Therefore, the po-channel MOS transistor 120a and the n-channel MOS transistor 120b enter conducting and non-conducting states respectively in the back gate driving circuit 120. Thus, the high-level back gate voltage VPBH is outputted through the output node 116 as the back gate voltage VPB. Thus, the absolute value of the threshold value of each p-channel MOS transistor receiving the back gate voltage VPB at its back gate is increased.

When the activation signal ACT is at a high level, on the other hand, the n-channel MOS transistors 110d and 110c enter conducting and non-conducting states respectively, and the internal node 11a is charged to the high-level back gate voltage VPBH level while the internal node 111b is discharged to the ground voltage level. In this state, the p-channel MOS transistor 120a and the n-channel MOS transistor 120b enter non-conducting and conducting states respectively in the back gate driving circuit 120, and the low-level back gate voltage VPBL is outputted from the output node 116 as the back gate voltage VPB. Thus, the absolute value of the threshold voltage of the p-channel MOS transistor receiving the back gate voltage VPB at its back gate is decreased.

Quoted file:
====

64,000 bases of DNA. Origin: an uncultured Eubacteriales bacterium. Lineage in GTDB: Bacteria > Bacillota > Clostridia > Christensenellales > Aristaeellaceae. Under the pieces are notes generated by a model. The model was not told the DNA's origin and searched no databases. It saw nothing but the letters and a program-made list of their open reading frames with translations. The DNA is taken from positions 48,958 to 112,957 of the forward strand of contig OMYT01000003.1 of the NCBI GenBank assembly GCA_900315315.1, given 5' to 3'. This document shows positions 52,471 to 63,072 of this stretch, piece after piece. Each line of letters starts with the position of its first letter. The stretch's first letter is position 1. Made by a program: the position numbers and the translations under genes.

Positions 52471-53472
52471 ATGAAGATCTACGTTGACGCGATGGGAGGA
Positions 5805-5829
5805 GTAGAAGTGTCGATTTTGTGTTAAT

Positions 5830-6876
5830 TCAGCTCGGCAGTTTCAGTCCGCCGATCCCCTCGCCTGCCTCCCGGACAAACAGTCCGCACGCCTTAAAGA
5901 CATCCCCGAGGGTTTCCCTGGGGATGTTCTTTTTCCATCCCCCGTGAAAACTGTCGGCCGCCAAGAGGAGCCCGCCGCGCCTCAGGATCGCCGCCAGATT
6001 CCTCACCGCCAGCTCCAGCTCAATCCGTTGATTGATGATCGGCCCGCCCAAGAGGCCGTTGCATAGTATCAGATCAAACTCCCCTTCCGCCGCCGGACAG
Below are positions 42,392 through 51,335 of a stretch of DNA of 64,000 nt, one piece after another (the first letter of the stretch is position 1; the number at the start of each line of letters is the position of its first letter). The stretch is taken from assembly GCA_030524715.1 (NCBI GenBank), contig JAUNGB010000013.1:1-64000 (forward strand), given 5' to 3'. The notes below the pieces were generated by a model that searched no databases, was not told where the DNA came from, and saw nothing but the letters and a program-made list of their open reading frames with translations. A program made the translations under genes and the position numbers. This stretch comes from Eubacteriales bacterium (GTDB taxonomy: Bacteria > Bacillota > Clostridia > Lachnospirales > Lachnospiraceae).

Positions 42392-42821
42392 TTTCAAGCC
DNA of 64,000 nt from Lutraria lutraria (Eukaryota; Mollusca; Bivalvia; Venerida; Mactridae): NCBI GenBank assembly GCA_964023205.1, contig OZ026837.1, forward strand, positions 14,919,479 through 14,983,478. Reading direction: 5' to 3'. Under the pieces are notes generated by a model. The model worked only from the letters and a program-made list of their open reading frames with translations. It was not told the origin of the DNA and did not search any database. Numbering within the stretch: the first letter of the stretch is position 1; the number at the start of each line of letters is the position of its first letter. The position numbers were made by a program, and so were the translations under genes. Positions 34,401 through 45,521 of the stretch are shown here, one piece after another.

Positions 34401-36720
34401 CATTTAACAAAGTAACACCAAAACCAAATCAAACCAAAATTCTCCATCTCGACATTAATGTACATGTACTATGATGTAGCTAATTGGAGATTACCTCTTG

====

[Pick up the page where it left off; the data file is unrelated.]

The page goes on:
In the structure of the back gate voltage generation circuit shown in FIG. 13, a CMOS invertor is employed for the back gate driving circuit 120. Therefore, the back gate voltage VPB can be switched between the high-level and low-level back gate voltages VPBH and VPBL at a high speed.

Structure 4 of Back Gate Voltage Generation Circuit